Onshape has some clever cooks sitting around their mobile CAD kitchen, pouring the gravy on pretty thick from the beginning. Earlier this week, I posted on SmackTalk about a new Onshape patent that popped up. The Touchscreen Precise Pointing Gesture patent. This is (I beleive) their 7th patent, after their last was published in Auguest of this year for Force Touch Zoom Selection.

You’ll be familiar with both if you’re a user of Onshape Mobile. The precise pointing (or precision selector as they call it) displays a target selector offset from your finger tip, allowing for more precise selection, while the force touch can be used to zoom in when applying pressure to the screen. Using the two in conjuction is about as nifty as selecting faces, lines and vertices gets on a touchscreen.

Onshape Mobile Precision Selector

Here’s the patent background on the precision selector:

In many user interactions with a touch screen, precision doesn’t matter. Either the user is aiming for a hard-to-miss target (such as a button) or is touching the screen only to scroll in one or both dimensions (in this case, the touch location doesn’t matter—only how much they move after they touch).

In certain other applications, however, the user is trying to start their finger at, or move it to, a precise point. This is inherently difficult, since humans have opaque fingers, and users can’t see the portion of the screen under their fingertip(s).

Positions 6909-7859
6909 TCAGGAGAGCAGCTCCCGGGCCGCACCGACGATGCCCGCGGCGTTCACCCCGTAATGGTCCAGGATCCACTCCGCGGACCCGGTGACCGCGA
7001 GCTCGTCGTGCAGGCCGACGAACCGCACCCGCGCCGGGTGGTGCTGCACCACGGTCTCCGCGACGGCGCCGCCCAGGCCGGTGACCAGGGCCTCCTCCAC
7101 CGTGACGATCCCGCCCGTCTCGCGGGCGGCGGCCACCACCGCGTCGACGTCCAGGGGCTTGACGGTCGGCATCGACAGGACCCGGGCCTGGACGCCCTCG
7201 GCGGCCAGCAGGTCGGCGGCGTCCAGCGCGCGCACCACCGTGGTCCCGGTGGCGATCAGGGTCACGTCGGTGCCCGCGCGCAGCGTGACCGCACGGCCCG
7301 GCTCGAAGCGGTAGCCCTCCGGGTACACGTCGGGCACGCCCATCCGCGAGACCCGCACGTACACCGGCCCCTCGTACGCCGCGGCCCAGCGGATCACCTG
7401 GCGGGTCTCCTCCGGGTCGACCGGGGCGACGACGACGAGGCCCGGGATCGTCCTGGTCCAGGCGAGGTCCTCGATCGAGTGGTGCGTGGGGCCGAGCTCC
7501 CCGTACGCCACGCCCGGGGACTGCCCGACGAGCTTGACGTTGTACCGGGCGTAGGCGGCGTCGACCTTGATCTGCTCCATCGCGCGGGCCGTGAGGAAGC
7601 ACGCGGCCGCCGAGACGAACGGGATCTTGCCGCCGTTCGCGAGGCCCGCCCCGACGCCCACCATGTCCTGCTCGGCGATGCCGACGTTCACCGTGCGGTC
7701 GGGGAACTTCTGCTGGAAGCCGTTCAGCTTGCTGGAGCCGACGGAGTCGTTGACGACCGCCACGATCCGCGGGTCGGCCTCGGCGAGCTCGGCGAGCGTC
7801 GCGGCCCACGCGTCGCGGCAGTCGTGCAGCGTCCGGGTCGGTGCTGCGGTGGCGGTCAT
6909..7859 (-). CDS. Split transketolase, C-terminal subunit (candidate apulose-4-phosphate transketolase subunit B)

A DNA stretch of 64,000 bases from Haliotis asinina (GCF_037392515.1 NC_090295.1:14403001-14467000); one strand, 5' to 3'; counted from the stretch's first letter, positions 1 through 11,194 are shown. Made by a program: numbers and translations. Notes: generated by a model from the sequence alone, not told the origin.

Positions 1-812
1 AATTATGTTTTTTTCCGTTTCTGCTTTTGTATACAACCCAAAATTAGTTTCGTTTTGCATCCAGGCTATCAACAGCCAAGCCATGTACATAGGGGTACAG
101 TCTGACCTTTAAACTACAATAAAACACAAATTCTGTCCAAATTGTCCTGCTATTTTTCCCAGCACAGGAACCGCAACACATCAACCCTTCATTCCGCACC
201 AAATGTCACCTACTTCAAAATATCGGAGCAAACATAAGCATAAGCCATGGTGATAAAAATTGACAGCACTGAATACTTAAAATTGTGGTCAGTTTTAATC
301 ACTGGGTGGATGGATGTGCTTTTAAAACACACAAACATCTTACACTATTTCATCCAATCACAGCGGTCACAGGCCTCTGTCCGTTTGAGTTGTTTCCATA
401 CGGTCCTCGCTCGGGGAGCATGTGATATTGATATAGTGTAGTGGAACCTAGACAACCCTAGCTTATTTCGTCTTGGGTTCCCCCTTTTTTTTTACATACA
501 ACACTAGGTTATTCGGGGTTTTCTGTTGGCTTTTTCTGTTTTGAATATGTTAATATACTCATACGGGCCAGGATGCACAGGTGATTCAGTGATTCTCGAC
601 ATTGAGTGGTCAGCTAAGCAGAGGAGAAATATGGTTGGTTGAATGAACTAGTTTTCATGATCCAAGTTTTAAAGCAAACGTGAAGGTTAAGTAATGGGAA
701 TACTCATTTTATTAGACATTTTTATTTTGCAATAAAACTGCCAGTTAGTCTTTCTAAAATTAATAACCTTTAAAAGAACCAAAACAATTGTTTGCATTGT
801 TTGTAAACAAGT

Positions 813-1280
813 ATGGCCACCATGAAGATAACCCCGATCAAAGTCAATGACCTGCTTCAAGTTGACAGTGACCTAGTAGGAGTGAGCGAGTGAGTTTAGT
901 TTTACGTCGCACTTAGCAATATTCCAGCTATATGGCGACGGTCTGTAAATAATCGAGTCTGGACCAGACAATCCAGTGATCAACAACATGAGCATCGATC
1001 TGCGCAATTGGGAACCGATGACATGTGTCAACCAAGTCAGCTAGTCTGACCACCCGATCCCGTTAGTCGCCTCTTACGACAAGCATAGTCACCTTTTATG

And the solution:

The solution is a touch screen selection and movement control to select based on initial touch but then establish an offset before any movement, allowing visibility of any movement destination as well as cancelation without movement if the initial selection is incorrect.

The patent goes into all the exotic detail. If you find those interesting along with how touchscreen tech is advancing, you’ll enjoy reading a couple of Onshape patents.


Josh is founder and editor at SolidSmack.com, founder at Aimsift Inc., and co-founder of EvD Media. He is involved in engineering, design, visualization, the technology making it happen, and the content developed around it. He is a SolidWorks Certified Professional and excels at falling awkwardly.